Let us consider his interviews and how he comes across. Ever since the Wild Beasts days, Thorpe has provided these very intelligent, rich and unique interviews. I love the way he talks and how he describes things. His imagery and use of language is superb and he comes across as this very witty, intellectual and interesting human. Maybe you think that is pretty normal and of little note but consider all the artists out there and how many of them actually get under the skin. I would say there are very few that resonate and connect in a power and long-lasting way. Perhaps I just need to do more research but Thorpe is far more interesting than a lot of his peers. You can hear that intelligence bleed into his songs and, when he talks to journalists, he comes across as very warm and engaged. Rather than provide the same answers (to a lot of the same questions) one gets something different and fresh every time. That is rare in the modern landscape and it is an attractive quality. It is not a slight on musicians but many of them tend to provide very ordinary interviews and do not really hook you with their personalities. Sam Fender is another great artist who has that blend of intelligence and humour – there are a few other artists that have that similar level of colour and excitement. I don’t know. Maybe there is too much music out there and it is harder to find those who are going to stand in the mind. Hayden Thorpe compels with his music but he also makes you stand to attention when he speaks. I do think that this helps when you listen to the music. If you have an artist that appears dry and not especially striking during interviews then it creates this sort of odd tone in the music. I listen to Thorpe speak and how he comes across and I get more from the music because of it; it makes me want to listen to what he is saying and the music remains for longer.

 PHOTO CREDIT: Matthew Parri Thomas

Perhaps that is just me but I am always looking for artists that have that attractive personality or something about them. The depth and wisdom Thorpe conveys during interviews comes across in his songs. I have mentioned how Diviner is different to his Wild Beasts output. Perhaps more honest and stirring, this (the album) is the sound of a man who has experienced a lot of change the last couple of years and can finally let these feelings and stories come to the surface. There is no telling how far Thorpe can go and what comes next but I love his debut solo album and feel that there will be huge demands. I will nod to touring and the future in the conclusion but, if you have not experienced Diviner yet, make sure you listen to it. For those who loved Wild Beasts and their more exuberant moments, you will find something to love on Thorpe’s album. Before I move to review my favourite song from Thorpe’s debut album, I will bring in another interview where Thorpe explains his move to solo work and what the main differences were (from Wild Beasts’ sound); what motivated him and what defines Diviner:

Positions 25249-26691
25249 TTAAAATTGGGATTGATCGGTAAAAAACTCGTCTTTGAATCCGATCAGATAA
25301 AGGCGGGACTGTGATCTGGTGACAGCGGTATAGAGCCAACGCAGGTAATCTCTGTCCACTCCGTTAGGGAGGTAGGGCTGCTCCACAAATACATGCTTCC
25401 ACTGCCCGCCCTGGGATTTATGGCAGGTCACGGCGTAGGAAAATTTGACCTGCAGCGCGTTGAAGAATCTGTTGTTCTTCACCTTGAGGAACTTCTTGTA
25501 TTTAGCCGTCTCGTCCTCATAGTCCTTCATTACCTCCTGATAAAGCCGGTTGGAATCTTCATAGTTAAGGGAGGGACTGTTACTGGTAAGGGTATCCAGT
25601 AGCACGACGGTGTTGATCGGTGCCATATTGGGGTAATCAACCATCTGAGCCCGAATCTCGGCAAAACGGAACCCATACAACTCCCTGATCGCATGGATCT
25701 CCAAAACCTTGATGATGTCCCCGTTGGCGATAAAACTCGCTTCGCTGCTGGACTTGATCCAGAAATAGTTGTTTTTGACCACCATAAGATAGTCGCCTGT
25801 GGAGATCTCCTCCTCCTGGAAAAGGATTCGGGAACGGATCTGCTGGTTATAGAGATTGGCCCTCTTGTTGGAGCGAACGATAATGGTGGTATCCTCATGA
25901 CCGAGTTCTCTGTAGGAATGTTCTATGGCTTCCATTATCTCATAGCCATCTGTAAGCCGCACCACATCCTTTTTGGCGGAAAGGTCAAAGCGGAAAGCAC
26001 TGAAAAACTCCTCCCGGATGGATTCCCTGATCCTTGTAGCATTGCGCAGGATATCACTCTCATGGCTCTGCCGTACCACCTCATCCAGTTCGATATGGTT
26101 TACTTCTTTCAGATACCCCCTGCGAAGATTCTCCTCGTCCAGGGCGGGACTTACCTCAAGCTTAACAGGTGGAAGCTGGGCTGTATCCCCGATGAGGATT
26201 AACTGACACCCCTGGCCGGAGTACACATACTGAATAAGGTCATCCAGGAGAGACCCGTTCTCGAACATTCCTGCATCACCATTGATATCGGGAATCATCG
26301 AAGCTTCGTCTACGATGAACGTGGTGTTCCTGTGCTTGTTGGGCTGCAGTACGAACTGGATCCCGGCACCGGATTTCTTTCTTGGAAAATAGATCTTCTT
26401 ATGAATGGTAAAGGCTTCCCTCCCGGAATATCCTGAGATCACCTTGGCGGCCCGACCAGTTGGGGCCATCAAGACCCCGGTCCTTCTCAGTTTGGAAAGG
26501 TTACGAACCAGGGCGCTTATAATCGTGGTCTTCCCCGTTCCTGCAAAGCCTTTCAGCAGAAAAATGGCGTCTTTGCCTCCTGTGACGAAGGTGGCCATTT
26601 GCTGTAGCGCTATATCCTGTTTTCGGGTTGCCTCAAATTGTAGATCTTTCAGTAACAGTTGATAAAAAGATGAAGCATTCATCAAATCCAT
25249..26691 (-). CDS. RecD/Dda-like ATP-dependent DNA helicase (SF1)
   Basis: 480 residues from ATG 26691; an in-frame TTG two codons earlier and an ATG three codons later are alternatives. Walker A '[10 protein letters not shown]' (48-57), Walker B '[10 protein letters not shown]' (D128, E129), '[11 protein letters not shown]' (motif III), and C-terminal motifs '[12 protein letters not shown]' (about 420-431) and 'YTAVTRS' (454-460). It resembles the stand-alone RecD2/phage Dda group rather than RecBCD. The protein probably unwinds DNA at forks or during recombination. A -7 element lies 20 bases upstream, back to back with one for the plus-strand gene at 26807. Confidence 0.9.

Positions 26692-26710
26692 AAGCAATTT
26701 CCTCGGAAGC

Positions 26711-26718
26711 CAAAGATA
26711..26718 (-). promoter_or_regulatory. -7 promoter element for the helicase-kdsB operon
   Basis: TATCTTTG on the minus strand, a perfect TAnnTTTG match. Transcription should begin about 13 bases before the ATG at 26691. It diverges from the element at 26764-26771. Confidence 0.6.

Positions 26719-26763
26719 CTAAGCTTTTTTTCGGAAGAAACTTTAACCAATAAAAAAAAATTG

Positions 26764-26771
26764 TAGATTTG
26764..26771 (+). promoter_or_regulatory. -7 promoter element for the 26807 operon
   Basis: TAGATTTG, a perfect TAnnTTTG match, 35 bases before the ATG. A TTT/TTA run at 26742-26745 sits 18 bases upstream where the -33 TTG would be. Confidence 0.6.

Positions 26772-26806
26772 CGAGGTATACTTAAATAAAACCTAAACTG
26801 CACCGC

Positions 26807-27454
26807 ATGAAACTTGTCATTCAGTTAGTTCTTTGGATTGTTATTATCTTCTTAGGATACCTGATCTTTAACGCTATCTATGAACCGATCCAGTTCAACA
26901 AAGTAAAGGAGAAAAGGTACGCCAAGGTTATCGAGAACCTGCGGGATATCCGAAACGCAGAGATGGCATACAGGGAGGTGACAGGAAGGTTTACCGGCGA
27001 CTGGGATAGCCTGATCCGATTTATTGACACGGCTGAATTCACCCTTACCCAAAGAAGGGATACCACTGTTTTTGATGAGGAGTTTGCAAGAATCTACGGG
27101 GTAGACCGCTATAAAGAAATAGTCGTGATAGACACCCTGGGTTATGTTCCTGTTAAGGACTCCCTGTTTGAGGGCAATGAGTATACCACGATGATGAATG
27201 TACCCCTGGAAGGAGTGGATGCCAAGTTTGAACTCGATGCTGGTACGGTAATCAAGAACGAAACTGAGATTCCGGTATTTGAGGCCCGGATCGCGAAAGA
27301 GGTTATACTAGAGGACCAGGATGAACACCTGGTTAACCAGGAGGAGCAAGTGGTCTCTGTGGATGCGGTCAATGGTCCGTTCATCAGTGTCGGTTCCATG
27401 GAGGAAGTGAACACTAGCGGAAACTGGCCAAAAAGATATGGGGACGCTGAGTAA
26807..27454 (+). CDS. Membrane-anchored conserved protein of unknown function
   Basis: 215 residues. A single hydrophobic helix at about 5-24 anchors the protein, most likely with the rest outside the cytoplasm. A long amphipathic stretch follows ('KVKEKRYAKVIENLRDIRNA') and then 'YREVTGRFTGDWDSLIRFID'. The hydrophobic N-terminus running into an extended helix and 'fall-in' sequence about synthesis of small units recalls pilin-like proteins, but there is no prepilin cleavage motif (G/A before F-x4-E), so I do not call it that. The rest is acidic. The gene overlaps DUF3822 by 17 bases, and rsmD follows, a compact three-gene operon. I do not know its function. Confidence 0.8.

Although ending the group left him unmoored at first, he didn’t find working alone daunting, largely because he sees Diviner as a record made on intuition: the title reflects his belief that songs are “foot-soldiers of the subconscious”, and that this album was already there, just waiting for him to write it. There are differences, though. “In society now, the individual is king,” he says. “The individual success is absolutely placed at your door, and therefore the failure is absolutely at your door, so the scrutiny, self-interrogation and attention on yourself to make a record on your own is something to behold.”


Most of its songs search for clarity and catharsis after confusion and chaos. Every morning before writing, he says, he would watch YouTube videos from philosopher Alain de Botton’s The School of Life. “You be my diviner / Show me where to go,” he sings over the title track’s shimmering pianos; “A world is waiting for us outside / No more hiding in plain sight,” he promises on the dreamy Impossible Object. Thorpe describes it as an album about breaking up with his idea of who he was, which isn’t as fraught as it sounds. “If people go through a struggle, they have a breakdown,” he says. “But why can’t you break up? When people go through these phases, are they not going through some necessary reincarnation?”